Resurrection, The Key For Willis Earl Beal's 'Noctunes'
Seeking solace from battles with insomnia, record labels, homelessness, marriage and the strains of his new-found popularity, the ever-enigmatic Willis Earl Beal reflects to find form, patience and grace on 'Noctunes'.
Beal’s rise to fame reads more like a traveller’s tale than the conventional ‘small-town hero makes it big’ headlines that seem to glamorize other contemporary songwriters’ success stories: following a formal discharge from the US military on medical grounds, Willis Earl Beal was discovered by publication Found Magazine after a slew of homemade CD-R recordings and flyers with his name and number on began circulating the streets of Albuquerque, New Mexico.
A cover feature and subsequent audition on the X-Factor later (he made it to boot camp but left the show after arriving drunk), Willis Earl Beal released the bitter-sweet 'Acousmatic Sorcery' on Hot Charity, an imprint of XL, taking a hauntingly sparse experimental approach to instrumentation and grounding it with striking gospel vocals and a thought-provoking analysis of existentialism and romance. Beal’s future seemed bright, with international television appearances and a sophomore release in the form of 'Nobody Knows' in 2013 garnering praise from a variety of publications seeming to herald the arrival of a new soul talent.
Sadly, here’s where things began to lapse. Beal’s erraticism, increasing elusiveness and desire to conceal his identity for public appearances was the first in a series of upsets that were ultimately summed up by a departure from Hot Charity and a self-release of his third album 'Experiments In Time' to mediocre reviews.
However now, Willis Earl Beal is back. The singer’s fourth album, a result of some down-time spent recording at his trailer back in Albuquerque has lead to a new-found serenity in Beal’s music. Marking a significant departure from his previous style, the cobwebs of Beal’s opinion dividing low-fi production techniques are shrugged off to give a sleek quality to the album.A stripping back of the wild hollers that his vocal style would often sporadically burst into during both his live performances and earlier recordings has left exposed the lovelorn fragility of Willis Earl Beal, and the result of 'Noctunes' is a transmission of twelve beautifully transcendental love songs which call out with the aching of a breaking heart from across a plain where affection and insomnia revolve around one another like the chasing of the desert sun and moon: “I know what we’ve been through / But I think I wanna start over with you,” Beal croons on "Start Over," perhaps 'Noctunes’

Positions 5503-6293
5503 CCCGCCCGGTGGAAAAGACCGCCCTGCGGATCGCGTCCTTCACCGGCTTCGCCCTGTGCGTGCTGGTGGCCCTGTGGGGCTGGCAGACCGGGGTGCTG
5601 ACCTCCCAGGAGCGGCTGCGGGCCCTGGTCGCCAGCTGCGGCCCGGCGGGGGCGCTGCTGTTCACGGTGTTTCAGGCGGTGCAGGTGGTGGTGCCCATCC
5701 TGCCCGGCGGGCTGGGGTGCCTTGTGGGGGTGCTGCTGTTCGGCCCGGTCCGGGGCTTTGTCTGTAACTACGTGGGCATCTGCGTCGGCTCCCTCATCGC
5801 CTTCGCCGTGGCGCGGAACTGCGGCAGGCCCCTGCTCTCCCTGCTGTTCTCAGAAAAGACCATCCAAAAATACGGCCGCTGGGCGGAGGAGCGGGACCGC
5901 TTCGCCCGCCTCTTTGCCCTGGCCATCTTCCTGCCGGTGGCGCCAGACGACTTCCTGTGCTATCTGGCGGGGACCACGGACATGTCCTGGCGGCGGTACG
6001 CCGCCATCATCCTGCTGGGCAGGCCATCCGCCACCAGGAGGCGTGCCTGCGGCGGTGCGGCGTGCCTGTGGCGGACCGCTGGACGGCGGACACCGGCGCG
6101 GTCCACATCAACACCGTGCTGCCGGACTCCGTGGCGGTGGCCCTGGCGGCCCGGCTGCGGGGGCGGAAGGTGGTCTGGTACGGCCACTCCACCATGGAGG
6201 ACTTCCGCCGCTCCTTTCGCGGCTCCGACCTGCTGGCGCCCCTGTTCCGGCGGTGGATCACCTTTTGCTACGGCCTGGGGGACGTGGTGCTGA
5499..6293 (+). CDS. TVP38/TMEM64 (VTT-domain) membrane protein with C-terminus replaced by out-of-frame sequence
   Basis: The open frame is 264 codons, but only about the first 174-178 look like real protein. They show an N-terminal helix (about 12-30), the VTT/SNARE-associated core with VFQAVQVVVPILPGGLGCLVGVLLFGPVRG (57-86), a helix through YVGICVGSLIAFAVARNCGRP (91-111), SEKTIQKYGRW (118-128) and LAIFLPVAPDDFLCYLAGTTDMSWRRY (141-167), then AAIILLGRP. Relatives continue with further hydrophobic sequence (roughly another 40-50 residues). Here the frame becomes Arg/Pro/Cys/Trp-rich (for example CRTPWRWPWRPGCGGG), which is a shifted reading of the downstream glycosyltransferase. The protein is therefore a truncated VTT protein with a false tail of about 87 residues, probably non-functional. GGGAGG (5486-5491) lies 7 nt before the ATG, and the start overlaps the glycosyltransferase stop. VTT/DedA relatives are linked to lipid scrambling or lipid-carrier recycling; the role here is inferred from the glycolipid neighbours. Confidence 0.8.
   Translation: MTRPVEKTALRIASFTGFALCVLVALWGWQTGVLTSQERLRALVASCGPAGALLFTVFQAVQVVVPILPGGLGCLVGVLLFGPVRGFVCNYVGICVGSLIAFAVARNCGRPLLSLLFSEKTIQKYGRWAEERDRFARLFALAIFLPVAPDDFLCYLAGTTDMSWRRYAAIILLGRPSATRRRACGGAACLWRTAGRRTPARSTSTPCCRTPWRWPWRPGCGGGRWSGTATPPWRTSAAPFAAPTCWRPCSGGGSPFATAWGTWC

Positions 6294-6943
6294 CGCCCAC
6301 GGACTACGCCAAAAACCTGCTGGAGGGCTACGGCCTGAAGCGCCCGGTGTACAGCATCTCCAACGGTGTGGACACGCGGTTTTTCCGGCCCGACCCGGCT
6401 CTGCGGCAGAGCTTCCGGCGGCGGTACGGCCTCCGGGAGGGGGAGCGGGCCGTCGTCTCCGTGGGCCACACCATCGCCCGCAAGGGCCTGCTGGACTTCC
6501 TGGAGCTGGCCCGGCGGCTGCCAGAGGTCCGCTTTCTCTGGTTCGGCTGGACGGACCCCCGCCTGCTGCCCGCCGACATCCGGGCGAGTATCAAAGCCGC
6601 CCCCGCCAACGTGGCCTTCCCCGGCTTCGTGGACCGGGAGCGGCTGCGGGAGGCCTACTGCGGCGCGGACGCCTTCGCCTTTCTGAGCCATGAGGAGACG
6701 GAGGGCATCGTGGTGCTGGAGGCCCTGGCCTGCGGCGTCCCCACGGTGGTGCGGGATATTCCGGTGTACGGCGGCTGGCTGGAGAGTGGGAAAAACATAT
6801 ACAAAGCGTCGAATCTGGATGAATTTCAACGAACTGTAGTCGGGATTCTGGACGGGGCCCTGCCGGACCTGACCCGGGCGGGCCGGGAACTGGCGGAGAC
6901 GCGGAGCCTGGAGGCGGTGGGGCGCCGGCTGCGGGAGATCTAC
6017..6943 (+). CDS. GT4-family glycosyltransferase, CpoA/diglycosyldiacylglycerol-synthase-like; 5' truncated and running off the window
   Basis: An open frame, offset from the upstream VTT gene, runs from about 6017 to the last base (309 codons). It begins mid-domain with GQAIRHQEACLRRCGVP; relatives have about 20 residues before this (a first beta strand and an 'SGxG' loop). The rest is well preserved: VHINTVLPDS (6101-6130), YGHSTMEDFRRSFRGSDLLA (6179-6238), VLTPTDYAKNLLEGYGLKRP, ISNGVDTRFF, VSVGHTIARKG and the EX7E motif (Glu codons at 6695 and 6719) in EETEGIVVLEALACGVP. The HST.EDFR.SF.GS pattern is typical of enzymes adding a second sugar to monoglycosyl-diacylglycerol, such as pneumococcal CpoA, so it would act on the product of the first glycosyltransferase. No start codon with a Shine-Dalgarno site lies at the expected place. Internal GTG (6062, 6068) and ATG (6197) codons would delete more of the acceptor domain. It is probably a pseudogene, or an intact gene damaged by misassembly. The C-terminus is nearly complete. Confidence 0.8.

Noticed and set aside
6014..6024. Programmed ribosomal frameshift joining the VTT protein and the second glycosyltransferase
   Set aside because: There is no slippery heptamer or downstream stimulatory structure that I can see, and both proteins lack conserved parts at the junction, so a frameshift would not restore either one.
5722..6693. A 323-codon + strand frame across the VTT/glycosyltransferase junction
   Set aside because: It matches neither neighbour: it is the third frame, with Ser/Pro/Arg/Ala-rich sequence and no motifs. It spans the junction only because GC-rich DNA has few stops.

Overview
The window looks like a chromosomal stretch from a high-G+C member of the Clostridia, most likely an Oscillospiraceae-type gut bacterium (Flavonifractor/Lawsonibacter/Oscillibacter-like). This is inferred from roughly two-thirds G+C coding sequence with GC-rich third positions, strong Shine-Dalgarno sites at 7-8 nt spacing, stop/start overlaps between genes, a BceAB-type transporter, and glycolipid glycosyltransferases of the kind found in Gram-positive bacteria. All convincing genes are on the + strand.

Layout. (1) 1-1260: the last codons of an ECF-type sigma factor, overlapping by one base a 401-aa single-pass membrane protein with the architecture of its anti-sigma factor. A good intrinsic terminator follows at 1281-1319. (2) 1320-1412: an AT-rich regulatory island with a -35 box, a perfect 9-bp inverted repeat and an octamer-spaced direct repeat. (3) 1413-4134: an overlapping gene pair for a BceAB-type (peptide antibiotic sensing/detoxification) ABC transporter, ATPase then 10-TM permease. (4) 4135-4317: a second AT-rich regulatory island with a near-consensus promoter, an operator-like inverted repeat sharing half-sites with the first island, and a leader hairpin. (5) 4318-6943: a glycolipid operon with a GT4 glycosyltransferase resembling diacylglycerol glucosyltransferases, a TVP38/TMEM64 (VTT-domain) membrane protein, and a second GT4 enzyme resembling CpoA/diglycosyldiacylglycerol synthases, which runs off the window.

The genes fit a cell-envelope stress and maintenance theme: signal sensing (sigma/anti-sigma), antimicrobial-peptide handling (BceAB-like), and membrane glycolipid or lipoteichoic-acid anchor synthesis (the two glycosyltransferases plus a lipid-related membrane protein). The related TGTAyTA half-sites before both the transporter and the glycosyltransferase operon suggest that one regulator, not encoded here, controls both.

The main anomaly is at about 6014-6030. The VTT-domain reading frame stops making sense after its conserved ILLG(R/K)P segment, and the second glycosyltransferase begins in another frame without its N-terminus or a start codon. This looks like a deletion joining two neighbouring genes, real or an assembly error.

most characteristic track, before adorning his heartfelt bellows with a staggering falsetto, “I’m still holding on to you, baby / I think I wanna start over anew.”
For a man who calls himself “Nobody” and conceals his appearance with a black mask during performances, 'Noctunes' does well to adhere to the alienation that seems to encompass Willis Earl Beal. The album is suitably nocturnal, composed during spells of insomnia that plagued Beal as his relationship with his wife dwindled, and it appeals to the sanctity of the night to provide the peace of mind that he seeks. Songs are sleepy, but manage to just steer clear of sluggishness; fluttering string and synth arrangements are fleshed out with Beal’s distinctive soulful warbles which resonate with equally enough vitality and tenderness to create an omnipresent warmth in his delivery that seems to arrive from almost beyond the music itself.
There is a distinct absence of drums and only a few tracks are kept alive with their presence: the pitter-patter of Navajo-influenced beats on "Survive" pay tribute to the ambience of the Chihuahuan Desert, New Mexico - a theme teased in the album’s artwork and an aesthetic that serves as the crux of 'Noctunes'; delicate percussive chipping and chiming decorates ‘Say The Words’ and ‘Love Is All Around’ like the glinting of the cosmos in the evening sky; and an alluring use of 80’s style synth pads inject groove into ‘Like A Box,’ which to existing W.E.B fans may come as the most startling transformation in the artist’s sound yet and provides an exciting break from the album’s narcoleptic stance.
For a ‘nobody,’ Willis Earl Beal taps into an inner tenderness that resonates throughout his latest record, striking a connection with the listener and providing a moment’s respite from the restlessness of day-to-day demons (“Turn your eye to the sky and remove all doubt / If you want to survive / ‘Cause they’ll eat you alive” – ‘Survive.’) With all the guile and sorcery of a drifting storyteller, Beal creates something truly special on 'Noctunes', channeling the universal themes of love, loss and endurance into his music.
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Words by Dylan Morin